Alexander Rodchenko was one of the early Leica photography pioneers, he also played major role in the Russian avant-garde.
In 1928, Rodchenko said: “We must revolutionise our visual perception. We must tear the veil from our eyes. The most interesting visual angles of our times are those from top to bottom and from bottom to top, and their diagonals.”
Following this visual maxima, Rodchenko developed his signature visual aesthetic that broke with conventional viewing habits, classic example is the showcased photograph Pioneer with Trumpet, which he shot with his Leica at a pioneer camp near Moscow, amongst other images. In 1930, this legendary close-up of the young pioneer from a daring bottom view no longer conformed with the official Soviet visual language. The picture sparked the dispute which ultimately led to Rodchenko’s expulsion from the artistic circle “October” that he originally joined in 1928.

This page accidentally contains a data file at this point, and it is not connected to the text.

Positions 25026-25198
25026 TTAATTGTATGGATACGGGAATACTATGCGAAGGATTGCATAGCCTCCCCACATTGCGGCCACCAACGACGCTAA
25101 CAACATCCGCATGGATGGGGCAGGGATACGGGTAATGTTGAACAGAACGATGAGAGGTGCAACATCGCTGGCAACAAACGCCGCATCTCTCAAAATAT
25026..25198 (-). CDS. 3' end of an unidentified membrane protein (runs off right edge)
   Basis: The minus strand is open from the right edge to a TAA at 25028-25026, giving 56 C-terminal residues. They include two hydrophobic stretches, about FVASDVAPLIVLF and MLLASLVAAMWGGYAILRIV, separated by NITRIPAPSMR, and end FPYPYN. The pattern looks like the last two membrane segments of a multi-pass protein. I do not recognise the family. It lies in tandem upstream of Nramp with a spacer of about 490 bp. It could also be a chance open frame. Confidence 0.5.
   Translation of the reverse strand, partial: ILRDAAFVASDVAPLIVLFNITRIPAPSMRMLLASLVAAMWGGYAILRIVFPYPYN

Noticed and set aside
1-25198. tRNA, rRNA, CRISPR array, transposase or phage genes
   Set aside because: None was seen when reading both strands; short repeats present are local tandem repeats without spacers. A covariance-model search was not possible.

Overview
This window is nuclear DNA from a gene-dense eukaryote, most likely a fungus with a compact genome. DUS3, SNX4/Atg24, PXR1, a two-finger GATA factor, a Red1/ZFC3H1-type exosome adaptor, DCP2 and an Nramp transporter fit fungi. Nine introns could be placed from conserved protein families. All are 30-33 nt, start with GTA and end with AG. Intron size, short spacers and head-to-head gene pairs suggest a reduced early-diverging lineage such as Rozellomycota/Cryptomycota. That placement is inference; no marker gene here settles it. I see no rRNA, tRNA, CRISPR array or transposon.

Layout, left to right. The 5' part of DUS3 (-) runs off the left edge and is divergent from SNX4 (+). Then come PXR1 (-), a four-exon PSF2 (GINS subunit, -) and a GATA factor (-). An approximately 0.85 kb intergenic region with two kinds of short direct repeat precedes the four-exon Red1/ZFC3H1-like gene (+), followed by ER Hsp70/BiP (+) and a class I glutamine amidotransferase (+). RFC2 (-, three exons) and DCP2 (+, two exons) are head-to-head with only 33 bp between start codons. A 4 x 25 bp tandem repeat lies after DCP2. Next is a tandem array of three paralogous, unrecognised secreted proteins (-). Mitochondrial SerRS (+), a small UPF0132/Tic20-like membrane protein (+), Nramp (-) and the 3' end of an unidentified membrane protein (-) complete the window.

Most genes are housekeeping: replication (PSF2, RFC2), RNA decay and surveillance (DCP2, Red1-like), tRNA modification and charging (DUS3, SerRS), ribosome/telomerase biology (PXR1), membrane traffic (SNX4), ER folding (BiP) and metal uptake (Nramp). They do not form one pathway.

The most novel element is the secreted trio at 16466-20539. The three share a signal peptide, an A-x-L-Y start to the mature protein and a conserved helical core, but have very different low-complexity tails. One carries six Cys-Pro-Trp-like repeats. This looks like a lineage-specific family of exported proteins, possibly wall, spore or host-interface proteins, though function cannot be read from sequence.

As one of the most important proponents of Russian Constructivism, Rodchenko was not only a photographer, but also a painter, sculptor, set designer, architect and typographer. Breakneck diagonals, slanting top views and unaccustomed perspectives are only some of the facets of his innovative visual language, which revolutionised photography in the first half of the 20th century.
Rodchenko was one of the main personalities involved in the russian avant-garde.
Photo credit: © WestLicht Photographica Auction